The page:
Mark Godich, senior editor, Sports Illustrated (@MarkGodich): No doubt we will look back at 2015 as the season in which the torch was passed. What a year. Golf is in a good place.
2. Jordan Spieth capped off a five-win season with a Tour Championship victory, also pocketing a $10 million bonus for winning the FedEx Cup to complete the richest PGA Tour season in history with more than $22 million earned. Even with Jason Day and Rory McIlroy lurking, did Spieth put to bed who is the best player in the game this week?
PASSOV: Jason Day may have been the best player of the past two months, but Jordan Spieth is the best player in the game RIGHT NOW and for 2015. Every player knew what was at stake this week. East Lake is a course that doesn’t really favor one style of play, so no real advantage or disadvantage from the venue perspective. Spieth beat everybody, period. On the game’s biggest stages, the four majors, he was the best and most consistent and to cap off the season in this fashion, Spieth proved clearly and convincingly that he’s the best.
BAMBERGER: I think Rory has more golf skill, more talent, more shots. But no question about it: right now, Jordan Spieth is the best player in the game. By dusk on Father’s Day 2016 we may or may not have a different answer. Which is great.
VAN SICKLE: The best part about this question is, there is no right answer. And no wrong answer, at least as long as you said Spieth, Day or McIlroy. Spieth won the Tour Championship without his best ballstriking, the sign of a great player. Rory and Day can do that, too. I’m not going to worry about who’s the best. I’m just going to sit back and enjoy.
SENS: That unofficial title got passed around like a hot potato this year. Rory had it, and tossed it to Spieth before it jumped over into Day’s hands. This is the peak-Tiger era, when there was no doubt or debate. All we can really say for certain is that Spieth is the best player. For now.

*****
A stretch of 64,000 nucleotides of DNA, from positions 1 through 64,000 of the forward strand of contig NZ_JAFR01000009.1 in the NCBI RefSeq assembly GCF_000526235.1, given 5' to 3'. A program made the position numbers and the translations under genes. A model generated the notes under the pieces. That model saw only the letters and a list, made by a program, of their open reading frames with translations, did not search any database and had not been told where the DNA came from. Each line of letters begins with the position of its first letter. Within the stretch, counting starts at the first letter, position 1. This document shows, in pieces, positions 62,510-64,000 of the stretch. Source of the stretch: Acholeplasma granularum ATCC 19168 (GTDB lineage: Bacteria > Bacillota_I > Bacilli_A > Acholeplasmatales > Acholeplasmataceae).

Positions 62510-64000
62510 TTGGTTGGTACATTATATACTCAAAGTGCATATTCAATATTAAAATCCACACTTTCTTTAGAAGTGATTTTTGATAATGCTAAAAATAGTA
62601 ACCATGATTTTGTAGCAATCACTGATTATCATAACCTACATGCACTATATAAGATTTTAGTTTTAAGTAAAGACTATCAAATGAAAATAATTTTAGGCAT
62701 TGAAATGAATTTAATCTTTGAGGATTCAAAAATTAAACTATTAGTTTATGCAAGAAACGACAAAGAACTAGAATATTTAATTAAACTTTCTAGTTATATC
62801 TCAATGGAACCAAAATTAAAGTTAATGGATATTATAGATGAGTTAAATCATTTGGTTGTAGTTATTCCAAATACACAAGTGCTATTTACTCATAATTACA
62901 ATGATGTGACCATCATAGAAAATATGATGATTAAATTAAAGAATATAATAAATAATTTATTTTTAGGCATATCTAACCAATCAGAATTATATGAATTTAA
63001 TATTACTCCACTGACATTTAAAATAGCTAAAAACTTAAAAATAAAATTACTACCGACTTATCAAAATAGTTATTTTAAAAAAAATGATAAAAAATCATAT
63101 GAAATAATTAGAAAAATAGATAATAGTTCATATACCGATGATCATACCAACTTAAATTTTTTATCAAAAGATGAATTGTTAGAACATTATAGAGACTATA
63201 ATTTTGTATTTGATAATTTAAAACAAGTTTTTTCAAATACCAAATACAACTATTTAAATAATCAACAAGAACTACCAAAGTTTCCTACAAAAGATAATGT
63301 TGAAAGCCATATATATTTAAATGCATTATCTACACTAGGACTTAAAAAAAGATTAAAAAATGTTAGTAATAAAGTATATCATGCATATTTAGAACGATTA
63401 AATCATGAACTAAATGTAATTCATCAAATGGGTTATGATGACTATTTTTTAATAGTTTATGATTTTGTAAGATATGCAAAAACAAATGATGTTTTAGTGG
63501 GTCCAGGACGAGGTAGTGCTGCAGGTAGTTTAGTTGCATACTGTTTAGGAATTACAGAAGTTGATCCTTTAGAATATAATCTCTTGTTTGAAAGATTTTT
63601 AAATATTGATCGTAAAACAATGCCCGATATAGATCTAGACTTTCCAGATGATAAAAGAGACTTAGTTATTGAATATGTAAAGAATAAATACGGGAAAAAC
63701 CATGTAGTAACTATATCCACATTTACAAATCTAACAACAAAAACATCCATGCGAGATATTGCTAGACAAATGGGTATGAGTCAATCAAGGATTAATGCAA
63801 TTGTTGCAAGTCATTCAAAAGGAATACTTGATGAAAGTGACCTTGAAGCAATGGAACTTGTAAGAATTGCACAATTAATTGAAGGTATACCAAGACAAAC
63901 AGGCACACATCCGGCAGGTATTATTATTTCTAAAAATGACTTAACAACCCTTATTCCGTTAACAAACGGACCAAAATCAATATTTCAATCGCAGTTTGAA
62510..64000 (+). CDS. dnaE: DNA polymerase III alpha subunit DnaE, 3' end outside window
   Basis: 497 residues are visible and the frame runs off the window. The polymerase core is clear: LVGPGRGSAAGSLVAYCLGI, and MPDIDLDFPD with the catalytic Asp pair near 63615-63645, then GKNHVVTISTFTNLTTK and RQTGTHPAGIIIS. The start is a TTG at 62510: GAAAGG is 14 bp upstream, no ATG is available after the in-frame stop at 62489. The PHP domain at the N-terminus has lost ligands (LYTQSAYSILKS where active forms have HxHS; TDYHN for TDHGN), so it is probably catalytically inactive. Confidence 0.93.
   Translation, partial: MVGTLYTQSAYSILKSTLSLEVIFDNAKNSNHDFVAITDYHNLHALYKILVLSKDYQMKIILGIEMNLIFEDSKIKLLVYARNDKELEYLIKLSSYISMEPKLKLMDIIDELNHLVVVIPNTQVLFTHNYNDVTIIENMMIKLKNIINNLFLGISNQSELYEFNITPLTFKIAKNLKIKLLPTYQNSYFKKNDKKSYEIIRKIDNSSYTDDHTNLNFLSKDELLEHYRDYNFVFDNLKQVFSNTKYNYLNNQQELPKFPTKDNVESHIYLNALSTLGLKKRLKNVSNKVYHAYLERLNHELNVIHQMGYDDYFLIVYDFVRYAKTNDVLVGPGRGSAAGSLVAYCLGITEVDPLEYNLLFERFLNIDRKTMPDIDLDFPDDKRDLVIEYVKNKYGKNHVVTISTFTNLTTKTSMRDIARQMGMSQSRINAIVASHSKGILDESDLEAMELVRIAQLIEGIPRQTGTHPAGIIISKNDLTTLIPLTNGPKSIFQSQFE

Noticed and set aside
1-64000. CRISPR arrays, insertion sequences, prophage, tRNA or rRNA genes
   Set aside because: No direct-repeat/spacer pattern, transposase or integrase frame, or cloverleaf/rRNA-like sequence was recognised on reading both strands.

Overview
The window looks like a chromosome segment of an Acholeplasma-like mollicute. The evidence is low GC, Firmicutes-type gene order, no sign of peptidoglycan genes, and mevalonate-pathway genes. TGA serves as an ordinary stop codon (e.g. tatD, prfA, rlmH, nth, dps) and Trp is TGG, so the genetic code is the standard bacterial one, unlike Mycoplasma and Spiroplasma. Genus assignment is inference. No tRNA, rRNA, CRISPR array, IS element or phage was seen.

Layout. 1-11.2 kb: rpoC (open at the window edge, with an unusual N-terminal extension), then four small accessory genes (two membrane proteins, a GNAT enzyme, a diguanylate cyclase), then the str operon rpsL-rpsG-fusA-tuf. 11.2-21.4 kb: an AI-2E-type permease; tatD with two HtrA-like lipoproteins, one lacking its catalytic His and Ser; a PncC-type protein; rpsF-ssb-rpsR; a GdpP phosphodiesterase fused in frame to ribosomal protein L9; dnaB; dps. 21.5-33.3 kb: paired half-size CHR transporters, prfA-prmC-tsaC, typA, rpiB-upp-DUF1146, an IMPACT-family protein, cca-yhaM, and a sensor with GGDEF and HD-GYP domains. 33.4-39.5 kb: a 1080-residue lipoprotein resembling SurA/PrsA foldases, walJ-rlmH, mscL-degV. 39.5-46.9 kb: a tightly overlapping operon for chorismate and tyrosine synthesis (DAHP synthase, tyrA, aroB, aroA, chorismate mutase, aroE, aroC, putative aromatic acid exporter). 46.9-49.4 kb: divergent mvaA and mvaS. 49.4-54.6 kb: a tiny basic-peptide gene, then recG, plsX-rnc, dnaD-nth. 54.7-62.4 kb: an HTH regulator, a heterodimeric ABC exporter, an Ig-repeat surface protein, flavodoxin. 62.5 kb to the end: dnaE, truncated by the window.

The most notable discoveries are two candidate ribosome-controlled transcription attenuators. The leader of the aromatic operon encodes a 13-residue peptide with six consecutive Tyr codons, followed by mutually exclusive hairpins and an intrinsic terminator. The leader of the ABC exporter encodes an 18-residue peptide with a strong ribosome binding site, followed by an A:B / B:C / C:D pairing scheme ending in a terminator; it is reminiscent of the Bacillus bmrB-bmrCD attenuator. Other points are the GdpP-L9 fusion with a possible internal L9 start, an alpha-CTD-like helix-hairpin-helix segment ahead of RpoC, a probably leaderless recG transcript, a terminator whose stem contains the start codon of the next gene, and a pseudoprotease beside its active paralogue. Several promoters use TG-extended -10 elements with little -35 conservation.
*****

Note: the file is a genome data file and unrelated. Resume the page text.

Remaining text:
MORFIT: Spieth won because he was very, very comfortable on the greens, he is mentally strong and no one else had a great week. That won’t always be the case. Get used to three or four guys dominating.
MOHLER: Absolutely. Spieth’s consistency is what gives him the edge. He may not beat McIlroy or Day in a tournament where each has his best stuff for four rounds, but Spieth’s 15 top 10s to Day’s 11 and McIlroy’s seven this season put the argument to rest—and that’s without mentioning major championships.
GODICH: Yes, let’s put this debate to rest. In addition to the performance in the majors and the five victories, don’t forget that Spieth missed the playoff at the Northern Trust by a shot when he bogeyed the last after (rightfully) thinking he needed a birdie there and gunning his chip shot well past, was second in San Antonio, lost in a playoff at Houston and was a shot back at Colonial. Finally, with $10 million on the line in Atlanta, Spieth never blinked, demoralizing Henrik Stenson every time the Swede appeared to have an opening. Case closed. On another note, how can such a nice guy be so ruthless?
RITTER: This will be remembered as the season Spieth transformed from rising star to superstar (not to mention Player of the Year). It was fitting that he rose to one final challenge at the season finale. This was his year, and he closed it in style.
3. What was the best non-major moment from the 2014-15 PGA Tour season?
GODICH: I’ve been as hard on Rickie Fowler as anyone, so I’ll have to go with his scintillating win at the Players. Even his mother and his then-girlfriend had given up on him, having bolted for the airport before turning back. All Rickie did was play the last six holes in six under par (2-4-3-3-2-3!), birdie the island-hole 17th twice more in the four-hole playoff, then celebrate with his gal in a manner that was, well, interesting.
VAN SICKLE: The playoff at the Valspar Championship with Spieth, Patrick Reed and Sean O’Hair. There were some great shots and Spieth finally won it, of course, by holing an unlikely long birdie putt in a playoff. It was an omen of things to come for Spieth but Reed kind of stalled out after that.